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By Luke Sholl Reviewed by: Gloria Payá

Nematodes are microscopic or macroscopic worm-like creatures that can live almost anywhere. Also known as roundworms, they can be either parasitic or free-living. This means that out of the approximately 25,000 known species of nematodes, roughly 50% are predatory, while the other half works in favour of its environment.


Nematodes can adapt and live under numerous conditions, be it in sub-zero polar temperatures, high-salt and pressure zones like the deep sea, fresh water sources, or even the desert.

In agriculture, nematodes can be either detrimental or beneficial to plants. In fact, some species are so aggressive they are considered parasitic and can cause devastation of entire plantations.

One such example is the root-knot nematode, which as the name implies, works by entangling itself around the roots and swelling up, forming huge abnormal galls. There are five types of nematodes that attack the roots, and one that attacks the stems—the stem nematode. This one will cause swelling and atrophy of the stems and leaves, severe stunting, and even wilting. The result is more often than not an irrecoverable crop. Luckily, this doomsday scenario is relatively easy to prevent.

On the other side of the spectrum, we have the good guys. Free-living nematodes will actively seek and destroy major pests to the cannabis plant, over 200 of them. From fungus gnats, fleas, termites, Japanese beetles and many more, they prey on the larval state of these pests by infecting them with plant-safe bacteria that destroys the host from the inside out. Very often, they will also insert their own larvae to feed off and grow from within the host.


The best line of defence against bad nematodes is prevention. While there are numerous pesticides you can use, they will also equally eradicate a significant amount of the good microbiology around the rhizosphere—the living ecology surrounding the roots.

Moreover, the use of pesticides that are considered safe to ingest may become very toxic when smoked. For example, myclobutanil, which is safe for human consumption, turns into hydrogen cyanide when combusted, which is a dangerous poison.

The best tactic is to keep everything healthy. An overused or improperly recycled soil is a playground for parasitic nematodes. Stagnant water is always a bad idea. Keeping the topsoil layer dry will prevent 90% of nematode species and other pests from laying eggs. Numerous beneficial bacteria—like Pasteuria penetrans—also have the ability to destroy eggs and larvae. Even some mushroom species are capable of destroying fully developed nematodes, like Arthrobotrys oligospora or Entomophthora gypsophila.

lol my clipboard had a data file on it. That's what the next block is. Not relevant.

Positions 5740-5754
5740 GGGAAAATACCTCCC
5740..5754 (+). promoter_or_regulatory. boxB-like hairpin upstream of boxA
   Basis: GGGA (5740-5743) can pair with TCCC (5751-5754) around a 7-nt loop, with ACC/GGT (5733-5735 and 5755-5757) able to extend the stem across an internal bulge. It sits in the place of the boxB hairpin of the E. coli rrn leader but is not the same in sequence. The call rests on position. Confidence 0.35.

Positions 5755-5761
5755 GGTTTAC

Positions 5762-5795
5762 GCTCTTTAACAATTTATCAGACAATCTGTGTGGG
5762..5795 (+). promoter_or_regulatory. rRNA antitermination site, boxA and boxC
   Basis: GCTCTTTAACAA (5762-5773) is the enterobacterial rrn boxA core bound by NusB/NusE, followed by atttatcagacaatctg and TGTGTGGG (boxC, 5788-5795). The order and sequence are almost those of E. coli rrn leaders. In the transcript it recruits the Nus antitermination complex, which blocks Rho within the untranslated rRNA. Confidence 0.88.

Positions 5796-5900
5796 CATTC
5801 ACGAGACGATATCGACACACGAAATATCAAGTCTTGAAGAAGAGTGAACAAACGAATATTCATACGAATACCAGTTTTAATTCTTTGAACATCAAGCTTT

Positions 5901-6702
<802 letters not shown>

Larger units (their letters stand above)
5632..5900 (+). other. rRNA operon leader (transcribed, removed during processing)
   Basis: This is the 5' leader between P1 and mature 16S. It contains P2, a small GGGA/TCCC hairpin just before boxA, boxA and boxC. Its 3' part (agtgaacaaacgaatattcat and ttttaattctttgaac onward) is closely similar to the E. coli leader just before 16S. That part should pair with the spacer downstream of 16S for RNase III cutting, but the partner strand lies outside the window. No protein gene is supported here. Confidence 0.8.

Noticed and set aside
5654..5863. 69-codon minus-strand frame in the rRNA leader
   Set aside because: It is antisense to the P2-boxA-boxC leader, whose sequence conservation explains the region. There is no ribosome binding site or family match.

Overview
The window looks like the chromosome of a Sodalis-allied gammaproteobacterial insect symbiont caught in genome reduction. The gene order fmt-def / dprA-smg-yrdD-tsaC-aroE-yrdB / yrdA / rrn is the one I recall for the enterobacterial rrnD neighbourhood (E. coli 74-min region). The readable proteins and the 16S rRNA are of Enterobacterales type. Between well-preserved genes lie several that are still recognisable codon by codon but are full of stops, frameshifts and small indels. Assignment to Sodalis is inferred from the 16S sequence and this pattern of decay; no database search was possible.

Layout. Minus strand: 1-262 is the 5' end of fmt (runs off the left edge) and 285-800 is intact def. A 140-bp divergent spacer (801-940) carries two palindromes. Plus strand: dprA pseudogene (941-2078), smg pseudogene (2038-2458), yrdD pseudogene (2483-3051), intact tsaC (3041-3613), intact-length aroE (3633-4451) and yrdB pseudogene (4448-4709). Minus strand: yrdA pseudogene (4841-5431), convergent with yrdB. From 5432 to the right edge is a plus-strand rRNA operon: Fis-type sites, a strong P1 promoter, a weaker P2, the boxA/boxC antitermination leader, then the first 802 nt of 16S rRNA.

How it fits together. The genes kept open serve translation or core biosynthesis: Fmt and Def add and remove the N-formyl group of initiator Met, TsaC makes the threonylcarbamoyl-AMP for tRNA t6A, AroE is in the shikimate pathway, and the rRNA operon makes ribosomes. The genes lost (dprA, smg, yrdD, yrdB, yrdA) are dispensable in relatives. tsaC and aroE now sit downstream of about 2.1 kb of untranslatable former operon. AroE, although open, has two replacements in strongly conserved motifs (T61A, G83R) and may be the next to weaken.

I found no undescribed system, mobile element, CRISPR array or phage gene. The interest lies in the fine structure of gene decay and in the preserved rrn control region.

So, by keeping your substrate fresh, cultivating beneficial bacteria, being sure wet-dry cycles are balanced, and oxygenating your water, you can work wonders against parasitic nematodes while promoting beneficial nematodes.

You can also inoculate your cannabis plants with selected nematodes for added defence and healthier plants. Nematodes can be cultured, similar to beneficial bacteria, but they have a very short shelf-life. They are readily available from any agriculture pest-control company. Best of all, these products are often OMRI certified, which is excellent for pure organic growers.

Symbiotic Nematodes

Heterorhabditis bacteriophora will help prevent
  • Ticks
  • Ant queens
  • Adult fleas
  • Humpback flies
  • Leafminers
  • Gall midges
  • Numerous moths
  • Several weevils
Steinernema carpocapsae will help prevent
  • Black cutworms
  • Caterpillars
  • Flea larvae
  • Fly larvae
  • Webworms
  • Wireworms
  • Wood borers
  • Several weevils
Steinernema Feltiae will help prevent
  • Black cutworm
  • Fungus gnats
  • Pill worm
  • Root maggots
  • Shore flies
  • Subterranean termites
  • Ticks
  • Several weevils


Inoculating your substrate with nematodes is as simple as mixing them with plain unchlorinated water and spraying it on the topsoil. It is advised not to mix the species together; instead, spray them one at a time on different days. This will enable your army of pest-seeking roundworms to travel into the subsoil using moisture while reproducing at record speeds. Nematodes can eat up to 5,000 bacteria per second. They will colonise the rhizosphere in no time. From here, you can add the subsequent species so they don't compete with each other, instead forming several lines of defence. By doing so, your soil will become much more alive and productive.

One thing to keep in mind is that UV light from the sun does damage nematodes considerably. Avoid spraying them during the daytime. Even indoors, metal halide lamps can give off considerable amounts of UV-A, UV-B, and also trace amounts of UV-C. It is therefore advisable to inoculate your soil at sunset to give the nematodes plenty of time to travel deep into the rhizosphere.

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